Prof. Emeritus Alaric Faulkner, 1945-2011

Contact: Joe Carr

Note: an obituary appears in the Monday March 21 Bangor Daily News.  It is online here.

ORONO — Alaric Faulkner, a distinguished historical archaeologist who served 30 years on the University of Maine anthropology faculty, died on March 18 at the age of 66.  Faulkner, who retired in 2008 and was granted emeritus status in recognition of his scholarly achievements, had been ill for some time.

Born in Peterborough, N.H., Faulkner earned a bachelor’s degree from Harvard and a Ph.D. from Washington State University, both in anthropology. He joined the UMaine faculty in 1978, working for eight years as part of a joint appointment as historical archaeologist with the Maine Historic Preservation Commission. He earned tenure in 1987 and was promoted to the rank of professor in 1990.

“Ric is the consummate, well-rounded scholar, whose contributions to the academic endeavors of the University of Maine are greatly appreciated,” wrote his anthropology faculty colleague Prof. Kristin Sobolik in 2008.  Citing Faulkner’s “incalculable” impact on hundreds of students, along with his contributions to efforts that enhance understanding and appreciation of Maine’s heritage, Sobolik referred to Faulkner as a “historical archaeologist extraordinaire.”

Faulkner’s summer field schools provided archaeology students with invaluable experience in the fundamental and advanced techniques related to archaeological field work.  He taught both undergraduate and graduate courses to more than 100 students each year while supervising more than 35 graduate students, several of whom are now leaders in the field of historical archaeology.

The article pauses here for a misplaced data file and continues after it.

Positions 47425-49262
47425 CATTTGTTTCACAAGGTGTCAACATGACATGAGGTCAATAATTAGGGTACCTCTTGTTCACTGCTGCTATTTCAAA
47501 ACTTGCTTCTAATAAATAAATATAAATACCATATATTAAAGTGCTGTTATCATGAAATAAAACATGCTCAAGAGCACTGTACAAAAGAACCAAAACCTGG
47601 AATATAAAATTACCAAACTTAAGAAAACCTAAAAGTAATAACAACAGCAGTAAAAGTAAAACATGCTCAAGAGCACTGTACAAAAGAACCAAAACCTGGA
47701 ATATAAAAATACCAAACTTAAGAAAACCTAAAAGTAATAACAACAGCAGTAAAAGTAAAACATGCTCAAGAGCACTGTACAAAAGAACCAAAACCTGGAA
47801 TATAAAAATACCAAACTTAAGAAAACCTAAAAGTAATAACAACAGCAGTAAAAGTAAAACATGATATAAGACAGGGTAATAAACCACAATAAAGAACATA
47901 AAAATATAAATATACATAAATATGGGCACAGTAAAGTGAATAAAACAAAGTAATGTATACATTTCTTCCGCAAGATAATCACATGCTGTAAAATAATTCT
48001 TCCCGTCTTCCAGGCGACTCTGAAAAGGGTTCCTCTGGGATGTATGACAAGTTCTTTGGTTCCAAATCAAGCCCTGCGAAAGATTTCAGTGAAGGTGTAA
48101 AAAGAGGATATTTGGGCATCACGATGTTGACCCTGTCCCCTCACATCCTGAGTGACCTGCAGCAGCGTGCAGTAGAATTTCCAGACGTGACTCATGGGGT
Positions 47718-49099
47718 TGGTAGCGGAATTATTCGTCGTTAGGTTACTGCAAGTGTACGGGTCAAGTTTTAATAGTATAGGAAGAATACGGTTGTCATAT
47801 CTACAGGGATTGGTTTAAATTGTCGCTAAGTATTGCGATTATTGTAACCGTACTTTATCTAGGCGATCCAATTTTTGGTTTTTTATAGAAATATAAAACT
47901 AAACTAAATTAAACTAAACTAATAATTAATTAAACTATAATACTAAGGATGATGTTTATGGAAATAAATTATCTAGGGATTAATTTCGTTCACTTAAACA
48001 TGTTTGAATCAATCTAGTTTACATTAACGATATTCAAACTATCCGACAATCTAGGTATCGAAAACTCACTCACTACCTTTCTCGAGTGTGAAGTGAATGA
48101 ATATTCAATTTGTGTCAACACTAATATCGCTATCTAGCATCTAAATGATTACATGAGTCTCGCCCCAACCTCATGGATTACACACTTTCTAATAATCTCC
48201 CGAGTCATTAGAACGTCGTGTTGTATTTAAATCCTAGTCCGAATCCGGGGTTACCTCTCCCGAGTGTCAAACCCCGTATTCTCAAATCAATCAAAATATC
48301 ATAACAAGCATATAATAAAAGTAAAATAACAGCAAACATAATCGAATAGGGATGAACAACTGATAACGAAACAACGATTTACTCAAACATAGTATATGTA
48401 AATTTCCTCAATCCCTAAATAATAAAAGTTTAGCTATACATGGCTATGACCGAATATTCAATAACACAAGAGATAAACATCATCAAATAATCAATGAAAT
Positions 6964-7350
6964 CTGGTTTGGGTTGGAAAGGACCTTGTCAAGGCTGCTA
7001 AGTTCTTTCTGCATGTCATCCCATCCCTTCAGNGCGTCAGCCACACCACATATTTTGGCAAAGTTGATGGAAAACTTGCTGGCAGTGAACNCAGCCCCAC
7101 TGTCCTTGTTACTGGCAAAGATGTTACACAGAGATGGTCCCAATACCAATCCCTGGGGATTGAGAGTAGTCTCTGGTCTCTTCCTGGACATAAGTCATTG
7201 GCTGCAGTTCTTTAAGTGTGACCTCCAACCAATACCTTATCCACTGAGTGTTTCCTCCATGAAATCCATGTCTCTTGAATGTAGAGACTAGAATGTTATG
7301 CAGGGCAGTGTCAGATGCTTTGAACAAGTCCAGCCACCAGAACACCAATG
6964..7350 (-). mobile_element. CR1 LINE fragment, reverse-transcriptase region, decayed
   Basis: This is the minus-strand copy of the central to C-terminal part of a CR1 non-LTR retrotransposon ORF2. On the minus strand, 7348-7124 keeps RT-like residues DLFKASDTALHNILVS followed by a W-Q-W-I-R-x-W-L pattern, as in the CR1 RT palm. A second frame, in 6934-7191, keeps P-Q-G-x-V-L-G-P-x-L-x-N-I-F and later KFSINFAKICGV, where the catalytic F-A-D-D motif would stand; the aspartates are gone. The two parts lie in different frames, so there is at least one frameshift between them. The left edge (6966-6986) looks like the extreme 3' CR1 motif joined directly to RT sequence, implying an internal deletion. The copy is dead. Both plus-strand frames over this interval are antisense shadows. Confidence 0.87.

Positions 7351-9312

His academic interests focuses on a series of vital and interrelated topics: the Anglo-Acadian frontier, European-Native American interaction at contact, 17th century Maine and the maritimes, and colonial archaeology.

The record of Maine’s history is permanently enhanced by Faulkner’s work in several areas, including excavations that have helped preserve vital archaeological sites such as those at Fort Pentagoet and San Castine’s Habitat, both in Castine.  Those sites are National Historic Landmarks, described by Sobolik as “icons of Franco-American settlement in the region.”

“History is always written by the so-called winners,” Faulkner said in a 2008 UMaine Today Magazine story about his work as it relates to Maine’s heritage. “But there need to be people who can provide some measure of constraint by putting the record straight. We very seldom hear about the Acadians, much less the native people who lived here with them.” That story is online here.

“The French at Pentagoet, 1635-1674: An Archaeological Portrait of the Acadian Frontier” Faulkner’s 1987 book, was listed in “The Mirror of Maine: One Hundred Distinguished Books that Reveal the History of the State and the Life of its People,” a publication of the Maine Historical Society.  He also worked with the Maine Historic Preservation Commission to create the first computerized database of Maine’s historic archaeological sites.  As a member of the Jamestown Rediscovery Advisory Board, Faulkner had tea with Queen Elizabeth and Prince Philip at the 2008 400th Anniversary of Jamestown celebration.

A prolific scholar, Faulkner wrote four books and dozens of other scholarly publications.  Colleagues say his impact on his academic discipline cannot be quantified.

“Ric Faulkner was an ideal colleague, the kind one hopes to have in academia,” says Dan Sandweiss, a fellow archaeologist in UMaine’s anthropology department. “He started before I was even hired, giving me a book that became the core of my favorite course here. Ric was also the first of my UMaine colleagues to volunteer to join me in the field in Peru, where his insights from an historical archaeology perspective were invaluable. At the same time, Ric was a good friend from the day I arrived right up to the end.”

Faulkner is survived by his wife Gretchen Faulkner, the director of UMaine’s Hudson Museum, and his son James.